What are scabies?
Scabies is caused by tiny parasitic mites, which burrow into the skin and lay eggs.
Scabies is common. It’s easily passed from one person to another through close body contact or all types of sexual contact.
What are the symptoms (signs) of scabies?
Symptoms can take up to 6 weeks to start to appear.
You may notice:
- intense itching in the affected area which may become worse in bed at night or after a hot bath or shower
- an itchy red rash or tiny spots
- inflammation or raw, broken skin in the affected areas – usually caused by scratching
- fine silvery lines are sometimes visible in the skin where mites have burrowed
Scabies mites are too tiny to see with the naked eye, but sometimes signs of scabies will be noticed during a routine genital or medical examination.
The mites which cause scabies can be found in the genital area, on the hands, between the fingers, on the wrists and elbows, underneath the arms, on the abdomen, on the breasts, around the nipples in women, on the feet and ankles, and around the buttocks.
Treatment for scabies
You apply a cream or lotion to the whole body from the neck downwards and rinse off after 12 hours. This is best done overnight.
You should wash clothing, bedding and towels in a washing machine on a very hot cycle (60°C or higher) to kill the mites and avoid re-infection.
Close contacts in your household should be treated at the same time, as well as your sexual partner, even if they don’t have any signs or symptoms.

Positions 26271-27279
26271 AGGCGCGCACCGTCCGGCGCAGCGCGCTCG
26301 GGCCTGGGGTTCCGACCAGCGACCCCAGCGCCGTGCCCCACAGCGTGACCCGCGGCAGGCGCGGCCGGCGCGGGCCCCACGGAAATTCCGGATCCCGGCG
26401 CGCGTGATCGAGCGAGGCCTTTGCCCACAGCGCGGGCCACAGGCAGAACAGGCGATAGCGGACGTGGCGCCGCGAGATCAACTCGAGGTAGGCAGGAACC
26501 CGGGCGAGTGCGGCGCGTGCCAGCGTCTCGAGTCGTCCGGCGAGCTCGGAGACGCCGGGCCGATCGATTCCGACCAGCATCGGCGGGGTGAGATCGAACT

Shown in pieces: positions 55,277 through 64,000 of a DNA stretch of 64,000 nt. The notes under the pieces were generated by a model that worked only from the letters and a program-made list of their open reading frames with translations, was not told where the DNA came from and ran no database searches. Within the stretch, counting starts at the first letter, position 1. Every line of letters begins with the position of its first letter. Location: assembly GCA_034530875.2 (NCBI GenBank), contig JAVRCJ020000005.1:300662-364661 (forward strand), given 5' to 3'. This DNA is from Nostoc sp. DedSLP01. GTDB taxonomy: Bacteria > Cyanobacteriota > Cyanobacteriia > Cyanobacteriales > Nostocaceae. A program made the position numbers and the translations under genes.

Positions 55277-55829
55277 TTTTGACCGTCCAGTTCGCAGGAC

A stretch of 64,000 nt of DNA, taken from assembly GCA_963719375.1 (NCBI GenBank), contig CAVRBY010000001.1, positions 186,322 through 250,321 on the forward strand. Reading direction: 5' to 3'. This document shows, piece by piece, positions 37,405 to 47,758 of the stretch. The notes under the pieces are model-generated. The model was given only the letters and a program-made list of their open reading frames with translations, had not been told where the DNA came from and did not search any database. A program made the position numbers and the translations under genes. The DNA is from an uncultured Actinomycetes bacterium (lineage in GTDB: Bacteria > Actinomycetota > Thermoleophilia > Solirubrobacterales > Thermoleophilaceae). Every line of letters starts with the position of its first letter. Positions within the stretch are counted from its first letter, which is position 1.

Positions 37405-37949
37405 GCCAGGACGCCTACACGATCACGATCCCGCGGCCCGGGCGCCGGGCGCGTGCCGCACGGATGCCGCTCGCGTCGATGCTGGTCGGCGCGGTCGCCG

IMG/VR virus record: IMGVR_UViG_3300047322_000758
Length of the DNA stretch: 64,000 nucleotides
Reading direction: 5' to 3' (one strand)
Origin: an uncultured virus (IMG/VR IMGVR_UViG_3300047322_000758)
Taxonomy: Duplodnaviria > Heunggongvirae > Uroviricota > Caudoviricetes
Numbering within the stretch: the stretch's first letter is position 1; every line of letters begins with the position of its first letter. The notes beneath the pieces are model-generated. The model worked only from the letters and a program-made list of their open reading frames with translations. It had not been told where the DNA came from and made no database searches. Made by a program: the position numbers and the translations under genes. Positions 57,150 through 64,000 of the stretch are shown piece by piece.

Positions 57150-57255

If you use the treatment according to the instructions, it’s rare for it not to work. Even after successful treatment, the itching or rash may continue for a few weeks. Special tablets or creams (antihistamines), or anti-irritant lotions such as calamine, can ease the itching.
What should I do if I think I have scabies?
You can only be certain you have scabies if you have a check-up.
A doctor or nurse can often tell if you have scabies just by looking at the affected areas.
In some cases, treatment will be suggested if scabies is suspected, even if it can’t be confirmed.
Your GP or pharmacy can also help, although you may have to pay for treatment.
How can I avoid getting scabies?
It is not 100% possible to avoid as scabies can be caught through close social body or sexual contact. Avoiding close body or sexual contact with infected people will reduce your risk.